Highlight: ‘Your Mark on the World’
A majestic and mature work from one of Britain’s best bands, a grower that deserves your full attention.
Beguiling French band dexterously mix metal and atmospheric beauty to wonderful effect.
The welcome return of Phideaux Xavier is a wonderful slab of his own unique spin on the genre.
Oceansize man Mike Vennart returns with his second solo album, building on the foundation of The Demon Joke and pushing the envelope. An exhilarating listen.
Another grower that seeps into your soul, a quite magnificent release that underlines Gazpacho’s place as one of the most impressive and thoughtful bands around.
3.2 – The Rules Have Changed
Without a doubt, the surprise of 2018. What started as a project between Robert Berry and Keith Emerson ended up becoming Berry’s fond homage to his late friend. A superb collection of grandiose and brilliantly realised songs which see Berry build on the proggier elements of the original project whilst paying tribute to Emerson’s considerable gifts as a keyboard player. (words: Magnus Moar)
Picking a Top 5 this year has proved rather difficult, as there have been several good albums, but few, if any, that were truly great. This list is in no particular order, but can be taken as it is, for sake of argument.
Kamasi got soul, oh yes! And songs by the shedload. And the daftest packaging ruse of the year, hiding a third CD within the three-panel slipcase, meaning you had to ruin it to get at it.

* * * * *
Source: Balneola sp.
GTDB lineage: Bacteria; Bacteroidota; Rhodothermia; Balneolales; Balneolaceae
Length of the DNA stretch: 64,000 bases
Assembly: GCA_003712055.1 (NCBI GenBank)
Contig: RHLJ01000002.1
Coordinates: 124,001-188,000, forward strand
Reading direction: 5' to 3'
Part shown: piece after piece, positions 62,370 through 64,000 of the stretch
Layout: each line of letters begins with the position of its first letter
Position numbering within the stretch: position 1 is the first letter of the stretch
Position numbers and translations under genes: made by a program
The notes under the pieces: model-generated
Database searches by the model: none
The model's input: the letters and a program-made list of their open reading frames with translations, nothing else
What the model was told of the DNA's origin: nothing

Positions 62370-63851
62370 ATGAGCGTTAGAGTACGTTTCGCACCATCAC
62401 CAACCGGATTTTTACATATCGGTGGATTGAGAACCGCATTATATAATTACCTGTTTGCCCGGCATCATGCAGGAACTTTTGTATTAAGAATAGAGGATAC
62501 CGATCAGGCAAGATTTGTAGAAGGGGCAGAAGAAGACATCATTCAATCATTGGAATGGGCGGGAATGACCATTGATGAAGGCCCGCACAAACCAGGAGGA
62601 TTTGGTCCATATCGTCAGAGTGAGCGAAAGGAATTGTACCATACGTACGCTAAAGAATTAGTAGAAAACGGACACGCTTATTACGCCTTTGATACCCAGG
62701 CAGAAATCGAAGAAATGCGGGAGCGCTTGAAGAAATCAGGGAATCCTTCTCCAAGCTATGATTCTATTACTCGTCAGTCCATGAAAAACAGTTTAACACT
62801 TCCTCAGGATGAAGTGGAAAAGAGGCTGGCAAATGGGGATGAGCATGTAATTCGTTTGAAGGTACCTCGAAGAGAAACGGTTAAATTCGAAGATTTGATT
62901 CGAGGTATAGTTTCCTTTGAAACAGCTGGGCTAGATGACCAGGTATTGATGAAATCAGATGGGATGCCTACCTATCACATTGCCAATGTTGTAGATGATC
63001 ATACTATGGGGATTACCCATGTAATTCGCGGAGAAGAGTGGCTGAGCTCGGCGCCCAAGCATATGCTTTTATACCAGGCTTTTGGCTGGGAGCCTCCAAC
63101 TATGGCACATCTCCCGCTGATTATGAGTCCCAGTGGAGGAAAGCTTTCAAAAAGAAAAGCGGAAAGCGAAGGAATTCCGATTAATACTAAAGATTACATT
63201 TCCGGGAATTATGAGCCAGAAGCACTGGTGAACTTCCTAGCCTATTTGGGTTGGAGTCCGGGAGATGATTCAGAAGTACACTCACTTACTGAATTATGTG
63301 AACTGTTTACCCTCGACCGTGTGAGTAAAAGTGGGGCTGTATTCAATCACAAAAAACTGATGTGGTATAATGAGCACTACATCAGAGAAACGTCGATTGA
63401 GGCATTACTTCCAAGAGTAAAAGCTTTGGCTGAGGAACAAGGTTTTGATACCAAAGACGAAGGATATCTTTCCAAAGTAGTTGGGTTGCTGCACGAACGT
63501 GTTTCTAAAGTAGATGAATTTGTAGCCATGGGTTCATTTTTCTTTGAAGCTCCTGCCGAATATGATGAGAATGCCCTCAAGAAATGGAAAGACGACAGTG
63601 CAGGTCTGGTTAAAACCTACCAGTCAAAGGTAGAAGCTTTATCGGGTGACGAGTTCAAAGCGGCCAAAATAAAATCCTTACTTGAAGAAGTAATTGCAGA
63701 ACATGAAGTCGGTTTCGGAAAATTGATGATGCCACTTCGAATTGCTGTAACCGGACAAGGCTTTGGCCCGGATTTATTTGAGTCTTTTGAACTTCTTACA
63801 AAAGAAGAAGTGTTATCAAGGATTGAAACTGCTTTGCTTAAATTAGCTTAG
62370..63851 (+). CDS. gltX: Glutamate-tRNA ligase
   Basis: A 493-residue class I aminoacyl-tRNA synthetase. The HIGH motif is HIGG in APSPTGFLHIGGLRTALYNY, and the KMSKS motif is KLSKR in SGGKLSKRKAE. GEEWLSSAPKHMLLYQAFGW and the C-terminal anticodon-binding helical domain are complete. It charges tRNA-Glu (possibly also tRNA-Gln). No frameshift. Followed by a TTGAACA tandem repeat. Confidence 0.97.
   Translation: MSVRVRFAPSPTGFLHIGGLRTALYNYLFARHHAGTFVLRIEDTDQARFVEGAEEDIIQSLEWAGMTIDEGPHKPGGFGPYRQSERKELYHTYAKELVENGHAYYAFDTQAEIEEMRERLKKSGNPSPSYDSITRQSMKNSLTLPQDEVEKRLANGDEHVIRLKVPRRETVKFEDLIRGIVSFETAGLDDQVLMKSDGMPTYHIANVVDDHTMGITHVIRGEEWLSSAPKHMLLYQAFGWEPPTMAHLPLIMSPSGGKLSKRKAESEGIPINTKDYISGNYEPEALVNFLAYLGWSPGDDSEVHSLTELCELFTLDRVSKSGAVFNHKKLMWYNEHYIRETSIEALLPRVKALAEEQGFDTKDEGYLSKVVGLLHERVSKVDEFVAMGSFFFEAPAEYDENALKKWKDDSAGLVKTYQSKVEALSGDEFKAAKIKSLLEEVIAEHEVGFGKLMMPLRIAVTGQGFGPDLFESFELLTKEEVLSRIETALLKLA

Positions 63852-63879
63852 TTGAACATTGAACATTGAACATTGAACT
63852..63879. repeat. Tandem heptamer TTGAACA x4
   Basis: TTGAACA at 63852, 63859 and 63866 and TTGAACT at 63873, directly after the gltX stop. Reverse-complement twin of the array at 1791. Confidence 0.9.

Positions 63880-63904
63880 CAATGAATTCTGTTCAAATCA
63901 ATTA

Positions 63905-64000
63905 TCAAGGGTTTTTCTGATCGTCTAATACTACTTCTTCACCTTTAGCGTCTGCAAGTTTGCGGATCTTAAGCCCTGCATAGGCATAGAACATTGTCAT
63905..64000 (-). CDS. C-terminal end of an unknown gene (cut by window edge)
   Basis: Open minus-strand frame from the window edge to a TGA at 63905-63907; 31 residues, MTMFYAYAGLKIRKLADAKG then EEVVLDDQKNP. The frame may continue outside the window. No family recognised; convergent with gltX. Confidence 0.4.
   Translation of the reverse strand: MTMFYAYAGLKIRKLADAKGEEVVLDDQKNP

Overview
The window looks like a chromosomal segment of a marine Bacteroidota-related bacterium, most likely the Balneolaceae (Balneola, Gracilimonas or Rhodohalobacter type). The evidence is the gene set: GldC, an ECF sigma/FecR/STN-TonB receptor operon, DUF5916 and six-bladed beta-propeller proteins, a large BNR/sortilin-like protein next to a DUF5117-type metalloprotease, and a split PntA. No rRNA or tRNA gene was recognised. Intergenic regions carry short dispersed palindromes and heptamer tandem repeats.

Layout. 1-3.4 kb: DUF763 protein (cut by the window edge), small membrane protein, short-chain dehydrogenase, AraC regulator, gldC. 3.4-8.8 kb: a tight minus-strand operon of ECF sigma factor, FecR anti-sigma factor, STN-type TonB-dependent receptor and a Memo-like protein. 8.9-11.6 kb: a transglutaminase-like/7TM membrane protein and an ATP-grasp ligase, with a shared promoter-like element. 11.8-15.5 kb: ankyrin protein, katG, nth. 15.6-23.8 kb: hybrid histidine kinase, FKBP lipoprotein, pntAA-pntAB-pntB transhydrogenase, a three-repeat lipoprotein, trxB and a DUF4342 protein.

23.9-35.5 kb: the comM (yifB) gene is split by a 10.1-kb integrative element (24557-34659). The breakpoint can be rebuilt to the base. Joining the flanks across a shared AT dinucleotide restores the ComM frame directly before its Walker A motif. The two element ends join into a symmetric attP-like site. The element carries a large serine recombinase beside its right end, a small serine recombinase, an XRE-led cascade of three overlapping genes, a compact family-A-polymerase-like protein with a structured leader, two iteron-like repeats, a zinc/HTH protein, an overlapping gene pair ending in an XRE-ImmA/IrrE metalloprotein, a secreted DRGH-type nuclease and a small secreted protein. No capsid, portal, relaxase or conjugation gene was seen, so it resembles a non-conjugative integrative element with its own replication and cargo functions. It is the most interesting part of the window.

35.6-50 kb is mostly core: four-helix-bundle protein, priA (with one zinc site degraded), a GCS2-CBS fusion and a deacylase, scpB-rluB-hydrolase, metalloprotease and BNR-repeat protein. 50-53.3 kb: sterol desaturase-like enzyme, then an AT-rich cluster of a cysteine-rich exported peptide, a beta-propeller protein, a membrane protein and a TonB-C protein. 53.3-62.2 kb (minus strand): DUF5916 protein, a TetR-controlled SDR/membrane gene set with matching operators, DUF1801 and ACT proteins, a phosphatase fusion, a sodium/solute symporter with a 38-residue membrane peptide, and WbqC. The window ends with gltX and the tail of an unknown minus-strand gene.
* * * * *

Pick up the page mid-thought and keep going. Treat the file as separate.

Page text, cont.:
Psych-prog for folk who answer the door wearing nowt but a shocking pink merkin and a leery grin.
A left turn for the Leeds bunch, here creating a world of arty ultra-sophistication seen through swirls of Gauloise smoke from an observation deck on the Moon.
Intermittent messages, low-slung and swaggerin’, comin’ through from the swamp. These are the blooze of our times.
“Grower” of the year. This wouldn’t have been on this list two weeks ago, insidious little beastie that it is! If The Beatles were a synth pop band with a propensity for grandiose arrangements, they might have written Spinning Top. Following track Sirens is monster, o yes… and then there’s Downriver. Heck, just go give it a listen.
Galahad – Seas of Change
This outsanding album, inspired by the turmoil of Brexit in the UK, is brimming with ideas, variation, creativity, subtlety and power. I suggest sitting down with a pot of tea, or a nice bottle of red wine, and let the waves of Seas of Change sonically wash over you, allowing you to embrace the full scope and feeling of the music, which has a widescreen, cinematic effect. This album just sounds so ‘MASSIVE’ with impeccable and crystal clear production by the band. It’s truly epic and captivating.